required at the next downstream node.  As a stream progresses, the 
   variation of the Delay Factor indicates packet bunching (jitter).  
   Greater DF values also indicate more network latency necessary to 
   deliver a stream due to the need to prefill a receive buffer before 
   beginning the drain to guarantee no underflow.   The DF comprises a 
   fixed part based on packet size and a variable part based on the 
   various network component switch elements` buffer utilization that 
   comprise the switched network infrastructure [i2].     
    
3.2 
   Media Loss Rate  
    
 
 
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   The Media Loss Rate is the count of lost or out of order flow packets 
   over a selected time interval, where the flow packets are packets 
   carrying streaming application information.  There may be zero or 
   more streaming packets in a single IP packet.  For example, it is 
   common to carry seven 188 Byte MPEG Transport Stream packets in an IP 
   packet.  In such a case, a single IP packet loss would result in 7 
   lost packets counted for the case where the 7 lost packets did not 
   include null packets.  Including out of order packets is important as 
   many stream consumer type devices do not attempt to reorder packets 
   that are received out of order. 
    
3.3 
   Media Delivery Index 
    
   Combining the Delay Factor and Media Loss Rate quantities for 
   presentation results in the MDI: 
    
                                  DF:MLR 
    
   Where: 
    
                          DF is the Delay Factor   
                        MLR is the Media Loss Rate 
    
   At a receiving node, knowing its nominal drain bit rate, the DF`s max 
   indicates the size of required buffer to accommodate packet jitter.  
   Or, in terms of Leaky Bucket [i9] parameters, DF indicates bucket 
   size b expressed in time to transmit bucket traffic b, at the given 
   nominal traffic rate, r.   
    
3.4 
   MDI Application Examples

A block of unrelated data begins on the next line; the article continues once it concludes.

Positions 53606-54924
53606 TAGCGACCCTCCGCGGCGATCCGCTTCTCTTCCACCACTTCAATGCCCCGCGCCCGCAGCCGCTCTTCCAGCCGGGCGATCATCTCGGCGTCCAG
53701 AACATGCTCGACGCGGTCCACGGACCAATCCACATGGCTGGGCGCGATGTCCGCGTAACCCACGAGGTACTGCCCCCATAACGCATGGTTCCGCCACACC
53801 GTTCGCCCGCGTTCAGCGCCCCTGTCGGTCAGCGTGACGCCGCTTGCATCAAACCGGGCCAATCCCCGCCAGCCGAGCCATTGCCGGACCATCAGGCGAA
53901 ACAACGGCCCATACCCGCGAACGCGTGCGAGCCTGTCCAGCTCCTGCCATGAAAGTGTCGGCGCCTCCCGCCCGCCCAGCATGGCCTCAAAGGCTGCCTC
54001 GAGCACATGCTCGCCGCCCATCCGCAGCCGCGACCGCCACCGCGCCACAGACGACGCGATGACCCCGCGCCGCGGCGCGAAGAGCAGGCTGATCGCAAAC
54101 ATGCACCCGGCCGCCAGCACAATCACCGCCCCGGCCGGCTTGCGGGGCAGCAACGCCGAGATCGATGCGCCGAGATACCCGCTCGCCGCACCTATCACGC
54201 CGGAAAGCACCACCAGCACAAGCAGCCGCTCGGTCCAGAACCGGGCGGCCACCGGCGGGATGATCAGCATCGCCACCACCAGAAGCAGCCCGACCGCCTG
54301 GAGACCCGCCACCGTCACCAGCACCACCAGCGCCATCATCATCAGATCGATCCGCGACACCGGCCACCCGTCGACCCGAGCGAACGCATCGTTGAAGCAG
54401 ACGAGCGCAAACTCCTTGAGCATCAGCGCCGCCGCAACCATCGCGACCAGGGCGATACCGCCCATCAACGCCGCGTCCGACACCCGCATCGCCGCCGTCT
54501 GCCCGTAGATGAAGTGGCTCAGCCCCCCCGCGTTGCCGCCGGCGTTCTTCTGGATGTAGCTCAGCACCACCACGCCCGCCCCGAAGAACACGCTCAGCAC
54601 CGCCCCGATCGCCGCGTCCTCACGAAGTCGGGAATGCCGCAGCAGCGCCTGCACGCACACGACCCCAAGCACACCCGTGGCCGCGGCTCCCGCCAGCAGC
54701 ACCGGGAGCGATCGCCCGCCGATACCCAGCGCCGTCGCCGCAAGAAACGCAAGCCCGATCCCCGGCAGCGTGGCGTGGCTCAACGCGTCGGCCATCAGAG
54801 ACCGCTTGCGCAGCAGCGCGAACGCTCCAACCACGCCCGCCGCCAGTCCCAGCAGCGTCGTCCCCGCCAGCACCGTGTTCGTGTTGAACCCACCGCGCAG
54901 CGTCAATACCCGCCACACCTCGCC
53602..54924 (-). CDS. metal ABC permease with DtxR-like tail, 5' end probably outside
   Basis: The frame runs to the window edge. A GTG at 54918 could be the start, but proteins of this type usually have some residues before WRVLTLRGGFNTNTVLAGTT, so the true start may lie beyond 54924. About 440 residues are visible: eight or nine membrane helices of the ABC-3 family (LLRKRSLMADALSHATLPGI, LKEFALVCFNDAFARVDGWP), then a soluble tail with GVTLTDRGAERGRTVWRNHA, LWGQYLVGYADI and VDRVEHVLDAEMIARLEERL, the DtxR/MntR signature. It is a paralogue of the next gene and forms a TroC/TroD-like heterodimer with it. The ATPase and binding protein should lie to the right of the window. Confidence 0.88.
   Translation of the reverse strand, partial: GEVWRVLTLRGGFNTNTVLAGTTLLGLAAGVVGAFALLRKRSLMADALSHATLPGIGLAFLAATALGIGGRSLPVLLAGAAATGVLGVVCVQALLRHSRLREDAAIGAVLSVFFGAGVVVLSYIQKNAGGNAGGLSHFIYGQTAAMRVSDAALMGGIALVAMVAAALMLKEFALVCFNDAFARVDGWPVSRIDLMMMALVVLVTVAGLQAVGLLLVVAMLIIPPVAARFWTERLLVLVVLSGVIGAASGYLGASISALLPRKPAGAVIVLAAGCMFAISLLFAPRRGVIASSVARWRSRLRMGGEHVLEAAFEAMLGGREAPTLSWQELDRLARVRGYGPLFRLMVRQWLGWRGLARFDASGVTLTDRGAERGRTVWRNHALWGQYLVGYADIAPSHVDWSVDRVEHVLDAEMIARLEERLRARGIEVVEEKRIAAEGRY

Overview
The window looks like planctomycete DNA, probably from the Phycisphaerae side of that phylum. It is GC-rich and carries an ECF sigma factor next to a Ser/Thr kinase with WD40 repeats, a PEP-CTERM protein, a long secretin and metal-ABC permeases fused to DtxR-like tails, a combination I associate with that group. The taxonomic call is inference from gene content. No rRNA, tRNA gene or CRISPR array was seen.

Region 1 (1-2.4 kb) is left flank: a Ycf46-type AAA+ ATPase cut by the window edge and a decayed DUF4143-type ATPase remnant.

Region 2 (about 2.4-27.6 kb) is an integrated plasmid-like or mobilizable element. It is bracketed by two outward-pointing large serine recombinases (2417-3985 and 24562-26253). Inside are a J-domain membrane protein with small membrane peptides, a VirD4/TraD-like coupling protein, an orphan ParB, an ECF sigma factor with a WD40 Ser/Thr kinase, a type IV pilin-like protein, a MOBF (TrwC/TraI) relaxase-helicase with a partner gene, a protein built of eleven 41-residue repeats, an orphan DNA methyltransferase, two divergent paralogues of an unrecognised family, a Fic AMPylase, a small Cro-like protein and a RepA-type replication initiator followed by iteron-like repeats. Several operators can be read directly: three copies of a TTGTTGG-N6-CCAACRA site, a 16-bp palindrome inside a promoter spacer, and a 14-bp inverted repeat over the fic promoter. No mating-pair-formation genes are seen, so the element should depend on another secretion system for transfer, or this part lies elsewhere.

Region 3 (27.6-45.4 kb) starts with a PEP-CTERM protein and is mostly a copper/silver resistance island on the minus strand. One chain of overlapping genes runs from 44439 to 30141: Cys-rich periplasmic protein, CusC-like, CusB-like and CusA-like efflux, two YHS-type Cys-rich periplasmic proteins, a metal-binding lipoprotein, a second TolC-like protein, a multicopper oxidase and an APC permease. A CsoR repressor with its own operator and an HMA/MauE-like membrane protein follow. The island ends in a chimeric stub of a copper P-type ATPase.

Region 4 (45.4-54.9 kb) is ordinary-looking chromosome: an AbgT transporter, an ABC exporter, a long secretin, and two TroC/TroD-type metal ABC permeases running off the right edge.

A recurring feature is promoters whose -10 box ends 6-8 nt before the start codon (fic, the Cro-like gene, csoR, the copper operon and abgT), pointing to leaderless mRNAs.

In the case where a known, well characterized receive node is 
   separated from the data source by unknown or less well characterized 
   nodes such as intermediate switch nodes, the MDI measured at 
   intermediate data links provides a relative indication of the 
   behavior of upstream traffic flows.  DF difference indications 
   between one node and another in a data stream for a given constant 
   interval of calculation can indicate local areas of traffic 
   congestion or possibly misconfigured QoS flow specification(s) 
   leading to greater filling of measurement point local device buffers, 
   resultant flow rate deviations, and possible data loss. 
    
   For a given MDI, if DF is high and/or the DF Max-Min captured over a  
   significant measurement period is high, jitter has been detected but 
   the longer term, average flow rate may be nominal.  This could be the 
   result of a transient flow upset due to a coincident traffic stream 
   unrelated to the flow of interest causing packet bunching.  A high DF 
   may cause downstream buffer overflow or underflow or unacceptable 
   latency even in the absence of lost data. 
 
 
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   Due to transient network failures or DF excursions, packets may be 
   lost within the network.  The MLR component of the MDI shows this 
   condition.   
    
   Through automated or manual flow detection and identification and 
   subsequent MDI calculations for real time statistics on a flow, the 
   DF can indicate the dynamic deterioration or increasing burstiness of 
   a flow which can be used to anticipate a developing network operation 
   problem such as transient oversubscription.  Such statistics can be 
   obtained for flows within network switches using available switch cpu 
   resources due to the minimal computational requirements needed for 
   small numbers of flows.  Statistics for all flows present on, say, a 
   gigabit Ethernet network, will likely require dedicated hardware 
   facilities though these can be modest as buffer requirements and the 
   required calculations per flow are minimal.  By equipping network 
   switches with MDI measurements, flow impairment issues can quickly be 
   identified, localized, and corrected.  Until switches are so equipped 
   with appropriate hardware resources, dedicated hardware tools can